United is clear to note that none of those were the fault of the gate agent or flight attendants. United’s policy about calling the police was vague, United policy allowed for deadheading crew members to bump paying passengers off a plane, United didn’t allow the gate agent to offer more than $800, and United didn’t train the agent for the situation.
United steers clear of blaming the crew for not intervening when they saw how the Chicago aviation police officers were treating Dr. Dao. Then again they were likely just as in shock as most passengers were about what was going on.
United is frustratingly vague about the other flights and whether the gate agent should have offered to at least try to accommodate passengers on the other 2 flights going from Chicago to Louisville that night, despite the mechanical issues that one of the flights was having.
At any rate, good things will come out of all of this:
1. As of 4/12, United will no longer call on police to remove customers from a flight, unless there is a safety issue.
Then again, Delta just kicked someone off a plane for using the bathroom under the guise of it being a security threat, so pretty much everything on a plane can be construed to be a safety issue.
2. Effective today, United will no longer involuntarily remove a passenger once they are seated, unless there is a safety issue.
3. Effective tomorrow, United will authorize gate agents to offer up to $10,000 in United travel vouchers to get people to volunteer their seat. This should effectively eliminate the need to ever involuntarily deny boarding.
I doubt United will ever have to offer nearly that much money, but it makes for good clickbait titles which will surely go viral. In practice people will grab the offer when it’s much lower than $10,000.
4. By June, United will make a team to assist gate agents with creative rebooking solutions, such as flights on other airlines, other airports, and ground transportation when needed.
This is something that savvy travelers already do. Gate agents often don’t see options that Google Flights make easy to see. They’re typically more than willing to listen to suggestions if you tell them your desired alternate routing options. But it’s good that even non-savvy passengers should benefit from this.
5. As of 4/14, United requires that deadheading crew members heading to work on another flight be booked for travel at least an hour before departure.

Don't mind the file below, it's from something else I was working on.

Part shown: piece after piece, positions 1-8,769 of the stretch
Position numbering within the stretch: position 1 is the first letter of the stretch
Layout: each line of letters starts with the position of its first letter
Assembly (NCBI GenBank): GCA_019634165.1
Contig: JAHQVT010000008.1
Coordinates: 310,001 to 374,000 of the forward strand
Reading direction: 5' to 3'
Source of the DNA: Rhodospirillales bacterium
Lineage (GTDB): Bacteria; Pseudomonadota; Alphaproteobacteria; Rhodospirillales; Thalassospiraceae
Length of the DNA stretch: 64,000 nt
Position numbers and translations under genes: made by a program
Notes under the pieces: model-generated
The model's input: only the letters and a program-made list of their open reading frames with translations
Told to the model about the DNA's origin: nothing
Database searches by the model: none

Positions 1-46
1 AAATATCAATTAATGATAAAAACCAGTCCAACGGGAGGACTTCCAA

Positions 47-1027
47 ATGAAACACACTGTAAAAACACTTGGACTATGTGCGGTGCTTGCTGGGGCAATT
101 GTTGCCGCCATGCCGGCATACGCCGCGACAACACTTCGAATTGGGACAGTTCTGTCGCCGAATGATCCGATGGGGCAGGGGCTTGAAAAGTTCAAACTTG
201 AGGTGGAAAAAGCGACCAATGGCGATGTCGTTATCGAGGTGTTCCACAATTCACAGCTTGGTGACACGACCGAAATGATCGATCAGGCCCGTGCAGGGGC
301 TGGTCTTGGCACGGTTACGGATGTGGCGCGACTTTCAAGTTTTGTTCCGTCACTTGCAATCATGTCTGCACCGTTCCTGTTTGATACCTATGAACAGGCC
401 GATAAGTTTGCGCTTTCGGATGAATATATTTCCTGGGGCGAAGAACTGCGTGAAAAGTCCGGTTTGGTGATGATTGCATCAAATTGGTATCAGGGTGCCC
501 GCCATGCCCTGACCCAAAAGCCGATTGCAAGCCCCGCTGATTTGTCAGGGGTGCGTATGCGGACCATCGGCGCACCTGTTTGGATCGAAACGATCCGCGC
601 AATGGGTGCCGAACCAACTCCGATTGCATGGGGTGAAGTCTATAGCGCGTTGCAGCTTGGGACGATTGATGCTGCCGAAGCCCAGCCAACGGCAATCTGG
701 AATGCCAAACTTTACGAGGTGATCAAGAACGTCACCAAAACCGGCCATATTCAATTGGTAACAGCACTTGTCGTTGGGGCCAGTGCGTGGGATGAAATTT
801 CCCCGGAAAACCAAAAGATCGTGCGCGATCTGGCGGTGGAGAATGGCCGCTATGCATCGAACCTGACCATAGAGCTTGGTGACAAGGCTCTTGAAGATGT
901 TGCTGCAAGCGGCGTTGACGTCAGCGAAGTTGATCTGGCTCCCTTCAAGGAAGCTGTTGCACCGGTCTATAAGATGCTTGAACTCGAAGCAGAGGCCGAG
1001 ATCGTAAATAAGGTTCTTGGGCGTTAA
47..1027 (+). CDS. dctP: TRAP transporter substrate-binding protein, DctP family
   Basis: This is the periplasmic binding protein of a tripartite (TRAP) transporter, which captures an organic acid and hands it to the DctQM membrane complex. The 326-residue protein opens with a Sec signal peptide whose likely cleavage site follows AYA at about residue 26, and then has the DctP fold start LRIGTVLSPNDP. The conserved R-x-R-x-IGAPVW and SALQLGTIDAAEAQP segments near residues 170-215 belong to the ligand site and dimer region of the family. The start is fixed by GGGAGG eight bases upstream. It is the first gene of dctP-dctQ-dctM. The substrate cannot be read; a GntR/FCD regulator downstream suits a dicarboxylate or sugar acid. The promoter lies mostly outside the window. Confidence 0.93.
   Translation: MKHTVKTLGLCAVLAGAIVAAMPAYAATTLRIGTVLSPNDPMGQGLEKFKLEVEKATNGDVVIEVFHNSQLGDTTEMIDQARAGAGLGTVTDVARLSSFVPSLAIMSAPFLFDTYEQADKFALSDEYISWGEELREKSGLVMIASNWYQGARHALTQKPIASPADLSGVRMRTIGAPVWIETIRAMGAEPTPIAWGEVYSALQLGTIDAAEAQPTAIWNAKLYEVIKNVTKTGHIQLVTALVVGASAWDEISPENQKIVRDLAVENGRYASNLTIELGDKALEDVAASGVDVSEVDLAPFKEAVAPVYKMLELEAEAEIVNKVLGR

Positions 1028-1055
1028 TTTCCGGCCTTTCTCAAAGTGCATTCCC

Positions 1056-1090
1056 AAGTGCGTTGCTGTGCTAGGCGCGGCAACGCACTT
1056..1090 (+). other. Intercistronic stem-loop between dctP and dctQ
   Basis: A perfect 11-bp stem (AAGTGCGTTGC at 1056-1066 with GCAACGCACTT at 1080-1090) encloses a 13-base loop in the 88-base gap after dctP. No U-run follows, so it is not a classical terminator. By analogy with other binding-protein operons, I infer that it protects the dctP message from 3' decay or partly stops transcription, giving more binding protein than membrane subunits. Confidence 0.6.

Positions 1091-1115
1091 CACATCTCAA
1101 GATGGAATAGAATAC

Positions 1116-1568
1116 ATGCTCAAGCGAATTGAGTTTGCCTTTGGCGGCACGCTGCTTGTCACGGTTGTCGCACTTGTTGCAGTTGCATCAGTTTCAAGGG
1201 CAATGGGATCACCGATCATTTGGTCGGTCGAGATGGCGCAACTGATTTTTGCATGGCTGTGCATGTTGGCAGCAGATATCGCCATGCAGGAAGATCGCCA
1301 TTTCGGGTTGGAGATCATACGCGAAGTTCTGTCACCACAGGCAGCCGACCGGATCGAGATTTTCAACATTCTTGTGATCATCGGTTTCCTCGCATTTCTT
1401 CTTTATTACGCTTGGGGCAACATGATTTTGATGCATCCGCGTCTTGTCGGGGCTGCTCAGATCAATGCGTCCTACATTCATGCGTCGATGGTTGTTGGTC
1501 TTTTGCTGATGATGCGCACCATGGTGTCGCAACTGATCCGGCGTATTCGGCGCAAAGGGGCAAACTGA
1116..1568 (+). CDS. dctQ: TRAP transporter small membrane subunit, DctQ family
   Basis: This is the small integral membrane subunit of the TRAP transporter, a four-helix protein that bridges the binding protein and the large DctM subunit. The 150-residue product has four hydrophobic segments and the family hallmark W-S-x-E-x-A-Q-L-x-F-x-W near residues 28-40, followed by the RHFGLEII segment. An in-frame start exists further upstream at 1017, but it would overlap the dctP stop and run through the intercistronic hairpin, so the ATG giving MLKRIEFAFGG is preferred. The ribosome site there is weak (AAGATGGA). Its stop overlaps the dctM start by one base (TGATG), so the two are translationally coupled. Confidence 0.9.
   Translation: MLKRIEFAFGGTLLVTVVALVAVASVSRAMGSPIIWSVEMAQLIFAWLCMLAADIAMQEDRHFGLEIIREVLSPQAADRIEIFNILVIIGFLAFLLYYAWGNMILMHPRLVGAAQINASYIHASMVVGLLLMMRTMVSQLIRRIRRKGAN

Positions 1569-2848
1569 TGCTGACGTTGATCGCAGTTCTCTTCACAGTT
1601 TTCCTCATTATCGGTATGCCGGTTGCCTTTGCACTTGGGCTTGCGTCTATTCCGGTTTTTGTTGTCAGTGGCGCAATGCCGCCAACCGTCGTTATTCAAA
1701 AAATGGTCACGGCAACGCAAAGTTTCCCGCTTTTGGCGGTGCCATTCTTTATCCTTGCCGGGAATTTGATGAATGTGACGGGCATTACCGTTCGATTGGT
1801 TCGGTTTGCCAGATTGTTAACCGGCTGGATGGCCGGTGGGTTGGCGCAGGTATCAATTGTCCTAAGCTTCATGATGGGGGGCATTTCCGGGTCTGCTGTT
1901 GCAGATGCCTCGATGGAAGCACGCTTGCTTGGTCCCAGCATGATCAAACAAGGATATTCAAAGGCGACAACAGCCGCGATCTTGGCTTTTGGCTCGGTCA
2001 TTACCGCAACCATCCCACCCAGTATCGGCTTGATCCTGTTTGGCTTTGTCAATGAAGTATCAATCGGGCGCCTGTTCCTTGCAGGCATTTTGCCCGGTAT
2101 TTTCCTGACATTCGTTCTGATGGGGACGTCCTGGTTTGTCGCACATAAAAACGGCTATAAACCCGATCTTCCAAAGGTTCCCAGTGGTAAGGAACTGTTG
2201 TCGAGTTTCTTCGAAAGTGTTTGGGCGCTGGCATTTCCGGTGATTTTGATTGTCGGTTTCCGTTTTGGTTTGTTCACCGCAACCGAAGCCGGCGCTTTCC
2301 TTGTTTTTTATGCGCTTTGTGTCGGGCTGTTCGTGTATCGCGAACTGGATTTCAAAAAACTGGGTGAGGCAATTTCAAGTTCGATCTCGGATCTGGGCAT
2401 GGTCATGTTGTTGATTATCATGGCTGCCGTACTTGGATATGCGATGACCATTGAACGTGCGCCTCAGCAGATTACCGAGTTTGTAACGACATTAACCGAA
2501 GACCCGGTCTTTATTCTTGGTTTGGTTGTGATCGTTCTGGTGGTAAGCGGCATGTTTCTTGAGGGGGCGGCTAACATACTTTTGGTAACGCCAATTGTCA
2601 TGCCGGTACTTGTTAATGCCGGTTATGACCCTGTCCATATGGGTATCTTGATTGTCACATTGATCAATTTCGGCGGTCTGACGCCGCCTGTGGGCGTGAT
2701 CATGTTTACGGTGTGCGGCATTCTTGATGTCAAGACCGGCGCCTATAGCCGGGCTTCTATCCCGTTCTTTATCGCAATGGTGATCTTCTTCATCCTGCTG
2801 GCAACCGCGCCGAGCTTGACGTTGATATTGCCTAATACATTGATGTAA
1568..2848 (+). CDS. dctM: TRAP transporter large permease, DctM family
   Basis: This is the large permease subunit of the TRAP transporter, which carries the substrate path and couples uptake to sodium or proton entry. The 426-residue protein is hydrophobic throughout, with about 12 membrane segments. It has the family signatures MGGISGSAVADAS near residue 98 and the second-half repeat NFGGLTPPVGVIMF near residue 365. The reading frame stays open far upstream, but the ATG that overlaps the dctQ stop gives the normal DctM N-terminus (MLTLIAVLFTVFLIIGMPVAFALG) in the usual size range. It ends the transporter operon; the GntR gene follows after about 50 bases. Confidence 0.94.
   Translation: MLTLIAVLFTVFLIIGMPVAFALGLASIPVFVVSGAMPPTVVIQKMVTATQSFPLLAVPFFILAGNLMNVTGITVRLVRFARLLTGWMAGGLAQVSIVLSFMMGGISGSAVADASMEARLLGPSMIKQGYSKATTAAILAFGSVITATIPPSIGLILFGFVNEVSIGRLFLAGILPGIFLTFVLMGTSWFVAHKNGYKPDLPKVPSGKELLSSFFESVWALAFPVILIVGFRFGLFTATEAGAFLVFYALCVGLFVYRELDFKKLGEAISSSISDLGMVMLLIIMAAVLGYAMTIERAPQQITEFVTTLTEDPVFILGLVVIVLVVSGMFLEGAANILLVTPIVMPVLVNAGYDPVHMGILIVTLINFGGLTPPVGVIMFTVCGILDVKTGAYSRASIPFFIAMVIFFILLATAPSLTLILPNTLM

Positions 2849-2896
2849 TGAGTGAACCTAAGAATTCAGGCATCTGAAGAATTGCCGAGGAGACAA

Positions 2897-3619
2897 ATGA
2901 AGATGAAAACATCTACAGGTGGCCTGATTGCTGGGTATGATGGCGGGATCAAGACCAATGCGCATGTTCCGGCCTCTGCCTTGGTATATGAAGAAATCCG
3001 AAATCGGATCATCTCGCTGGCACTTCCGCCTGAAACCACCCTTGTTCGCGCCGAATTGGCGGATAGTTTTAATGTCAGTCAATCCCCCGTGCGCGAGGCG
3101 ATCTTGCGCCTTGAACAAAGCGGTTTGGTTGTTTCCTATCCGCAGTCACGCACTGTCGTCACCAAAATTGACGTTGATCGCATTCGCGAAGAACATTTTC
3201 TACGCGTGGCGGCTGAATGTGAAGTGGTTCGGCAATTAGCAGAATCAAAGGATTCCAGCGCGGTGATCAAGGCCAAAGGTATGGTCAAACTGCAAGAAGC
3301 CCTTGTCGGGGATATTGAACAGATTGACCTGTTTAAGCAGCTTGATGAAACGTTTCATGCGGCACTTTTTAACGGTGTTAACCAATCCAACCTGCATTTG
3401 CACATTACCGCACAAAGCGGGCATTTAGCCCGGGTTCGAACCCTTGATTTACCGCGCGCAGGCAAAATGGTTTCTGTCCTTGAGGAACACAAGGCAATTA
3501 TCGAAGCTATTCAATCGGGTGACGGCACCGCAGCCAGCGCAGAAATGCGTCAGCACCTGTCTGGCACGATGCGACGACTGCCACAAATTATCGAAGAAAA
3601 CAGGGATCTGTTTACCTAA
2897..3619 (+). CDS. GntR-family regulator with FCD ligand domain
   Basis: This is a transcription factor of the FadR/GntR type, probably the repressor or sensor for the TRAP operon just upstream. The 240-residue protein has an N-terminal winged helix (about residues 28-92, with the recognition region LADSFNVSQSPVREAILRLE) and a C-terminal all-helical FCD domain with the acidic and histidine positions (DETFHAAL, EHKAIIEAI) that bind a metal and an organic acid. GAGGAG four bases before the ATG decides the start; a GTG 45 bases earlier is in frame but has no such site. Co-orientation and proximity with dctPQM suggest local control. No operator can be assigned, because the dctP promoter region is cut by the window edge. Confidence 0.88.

I have to wonder if this will really be enforced. Will United really be willing to cancel a flight from another airport if the only way to get crew there is by booking them within an hour onto a full flight? Truthfully, with the new compensation levels they can still book them and find people more than willing to volunteer their seat.
6. Training will begin in August for gate agents and flight attendants to deal with situations like the one on flight 3411 without involving the police.
7. Later this year, United will allow passengers checking into oversold flights to enter how much compensation, if any, that they would accept to be bumped off of the flight. United will take the lowest bids and give the bumped passengers the compensation they requested.
While you might think you’re clever by entering $10,000, there’s likely someone else willing to get bumped for $500.
8. United will reduce overbooking on flights with low volunteer rates. That is beneficial for United, especially with the new higher compensation levels. United says this reduction in overbooking will focus on the last flights of the day to a destination, when an overnight stay would be required. That seems to me to imply that flight 3411 was the last flight of the day, though as we know, it was not.
The last 2 items are general customer service improvements, which are both excellent:
9. Later this year, United gate agents and flight attendants will be empowered to award passengers miles, travel credit, or other forms of compensation when things go wrong.
You shouldn’t need to email customer service to get compensated for a problem. Once this system is rolled out, United will be able to deal with issues on the spot.
10. As of June, United will stop asking for proof of what was in your checked luggage when they lose your luggage. Instead they will cut a check for $1,500 cash per lost bag, no questions asked. You can still file proof of loss if there was more than $1,500 of covered items in the bag.
This is long overdue as well. There’s no reason for an airline to force you to find documentation of items purchased when they lose your bag.
All in all these are some very customer friendly changes, it’s just a shame that it takes a horrific incident for them to be implemented. I just wish United was a bit more forthcoming about the other flights that operated that evening from Chicago to Louisville…